Thursday, December 31, 2015

A bit of speculation yields one more reason to be optimistic about SpaceX

Speculation alert:  The following contains a bit of speculation, as I don't have the information about how SpaceX recovered its first stage recently.

If you followed SpaceX's progress over the years, you may have watched the video which illustrates their method to reuse the first stage.  The rocket flips and then fires retro to its movement.  This would eventually cause the rocket to slow down and then move in the opposite direction back to the launch site.  I think this is incorrect, from a technical standpoint.

What really happens, or should happen, is that gravity will stop the rocket eventually, so why use precious fuel?  However, the rocket isn't going straight up anymore, as it has gone downrange a considerable distance.  Some fuel may have to get expended in order to send the rocket back into vertical climbing mode, and then letting gravity bring it to a stop.

Once the rocket is climbing vertical, it should lose velocity rather quickly.  By the time it does, it will be almost in space.  In fact, from what I heard, it is already in space when it begins its journey back to the launch site.  This is important in terms of not having the aerodynamic pressure against the nozzles.  In space, there would be no atmosphere, and therefore, no pressure against the nozzles.

As the rocket slows, it can begin to move into position to flip, and then it will fire again.  At this point, it is just doing what it has already done.  The main challenge is to hit a second target with the accuracy required.

Accuracy in rocketry is a problem that has been solved for a long time.  I remember reading about this during the Cold War, as America's rockets were said to be more accurate than the Soviets rockets.  If this has been already perfected for decades, then hitting a spot on the ground could not be that big of a deal.  The rocket just executes mostly what it already demonstrated by getting to where it already was.

The main accomplishment then is just to get the thing to flip without damaging any components.  Since the rocket is moving rather slowly in space at this point, the danger is minimal.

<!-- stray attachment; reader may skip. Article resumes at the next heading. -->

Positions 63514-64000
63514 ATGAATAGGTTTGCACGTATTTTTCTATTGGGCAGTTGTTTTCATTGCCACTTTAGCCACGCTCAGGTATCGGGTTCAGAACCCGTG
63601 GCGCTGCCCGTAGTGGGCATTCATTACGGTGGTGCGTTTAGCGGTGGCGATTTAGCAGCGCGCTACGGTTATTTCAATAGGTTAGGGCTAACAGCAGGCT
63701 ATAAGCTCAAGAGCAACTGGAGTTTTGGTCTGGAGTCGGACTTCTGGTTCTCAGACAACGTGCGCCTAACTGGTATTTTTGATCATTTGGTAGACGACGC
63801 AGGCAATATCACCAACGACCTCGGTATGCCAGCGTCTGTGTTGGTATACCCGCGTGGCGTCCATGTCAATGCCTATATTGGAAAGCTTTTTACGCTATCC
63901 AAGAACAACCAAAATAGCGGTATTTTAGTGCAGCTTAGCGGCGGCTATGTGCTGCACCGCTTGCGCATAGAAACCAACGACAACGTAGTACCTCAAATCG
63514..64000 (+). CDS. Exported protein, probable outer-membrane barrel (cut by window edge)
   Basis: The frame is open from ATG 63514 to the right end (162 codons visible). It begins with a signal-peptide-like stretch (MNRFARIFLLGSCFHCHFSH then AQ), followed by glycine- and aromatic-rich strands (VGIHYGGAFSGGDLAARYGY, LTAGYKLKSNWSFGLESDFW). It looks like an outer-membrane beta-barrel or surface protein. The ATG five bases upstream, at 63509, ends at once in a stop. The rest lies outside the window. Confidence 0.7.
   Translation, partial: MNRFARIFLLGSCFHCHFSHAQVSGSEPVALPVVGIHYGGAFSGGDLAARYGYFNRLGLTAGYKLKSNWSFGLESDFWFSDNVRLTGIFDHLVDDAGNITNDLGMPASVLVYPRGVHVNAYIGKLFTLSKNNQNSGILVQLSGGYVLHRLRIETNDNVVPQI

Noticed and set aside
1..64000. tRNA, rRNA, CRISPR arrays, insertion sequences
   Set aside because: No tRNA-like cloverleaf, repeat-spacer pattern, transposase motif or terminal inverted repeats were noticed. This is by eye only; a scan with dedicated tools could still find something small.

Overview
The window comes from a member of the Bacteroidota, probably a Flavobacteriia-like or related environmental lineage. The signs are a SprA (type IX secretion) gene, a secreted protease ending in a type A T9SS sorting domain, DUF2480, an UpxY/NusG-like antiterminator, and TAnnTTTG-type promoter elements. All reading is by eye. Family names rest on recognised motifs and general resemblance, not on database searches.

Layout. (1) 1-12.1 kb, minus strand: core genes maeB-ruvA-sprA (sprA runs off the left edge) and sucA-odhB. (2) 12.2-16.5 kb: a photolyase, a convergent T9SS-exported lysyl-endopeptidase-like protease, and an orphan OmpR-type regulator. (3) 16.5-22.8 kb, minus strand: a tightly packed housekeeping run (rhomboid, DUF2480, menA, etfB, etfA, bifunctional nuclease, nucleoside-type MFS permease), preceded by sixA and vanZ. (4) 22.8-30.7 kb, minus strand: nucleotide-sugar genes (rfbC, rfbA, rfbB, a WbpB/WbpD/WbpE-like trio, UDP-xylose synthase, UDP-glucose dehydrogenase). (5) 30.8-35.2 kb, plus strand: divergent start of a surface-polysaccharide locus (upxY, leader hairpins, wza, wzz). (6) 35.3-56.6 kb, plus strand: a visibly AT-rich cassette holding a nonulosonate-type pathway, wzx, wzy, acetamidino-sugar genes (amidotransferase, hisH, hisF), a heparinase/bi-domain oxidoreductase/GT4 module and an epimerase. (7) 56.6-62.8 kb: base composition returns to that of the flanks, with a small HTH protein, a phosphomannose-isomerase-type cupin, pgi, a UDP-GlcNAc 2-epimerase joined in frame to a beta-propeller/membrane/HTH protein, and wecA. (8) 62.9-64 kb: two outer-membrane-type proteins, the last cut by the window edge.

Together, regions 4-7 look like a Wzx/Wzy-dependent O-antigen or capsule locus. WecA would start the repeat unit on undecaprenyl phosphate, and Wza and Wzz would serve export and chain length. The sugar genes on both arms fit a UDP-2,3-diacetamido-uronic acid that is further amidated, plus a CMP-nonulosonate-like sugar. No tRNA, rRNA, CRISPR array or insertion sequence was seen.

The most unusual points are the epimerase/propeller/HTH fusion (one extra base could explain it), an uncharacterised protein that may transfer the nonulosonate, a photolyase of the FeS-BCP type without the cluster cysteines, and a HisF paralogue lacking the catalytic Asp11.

The last part of landing the rocket had been practiced with the so-called Grasshopper rocket tests.  There's some discussion about how the rocket was guided, but it seems to me that the rocket's ability to compensate for wind is minimal.  Mostly, it is like how a military payload is delivered in war.  Whatever adjustments it needs to make would have to be limited.  It is just a dead weight hurtling downward to crash land to a precise spot, but the crash is averted at the last moment by firing the rockets to slow its descent.

Judging from what I have read, the rockets don't use gimbaling to adjust for wind.  Gimbaling the rocket nozzles would change the direction of force to compensate for the wind moving the rocket around.  Perhaps some other technique was employed?

Since there is some legitimate concern about retro firing of the rockets, one presumes that the rocket would not be allowed to gain too much speed.  The engines could be fired as a brake to prevent it from going too fast.  Since it must do that, I speculate, I'm guessing that rocket didn't have to undergo that much stress on the descent.

Much of the discoloration observed was most likely superheated atmosphere that scorched the side of the rocket.  This might be of some concern, but if the rocket survived, most likely it didn't cause much damage, except to the paint job.

Therefore, the rocket and its engines should be in good shape.  The chance of flying again with minimal refurbishing should be pretty good.

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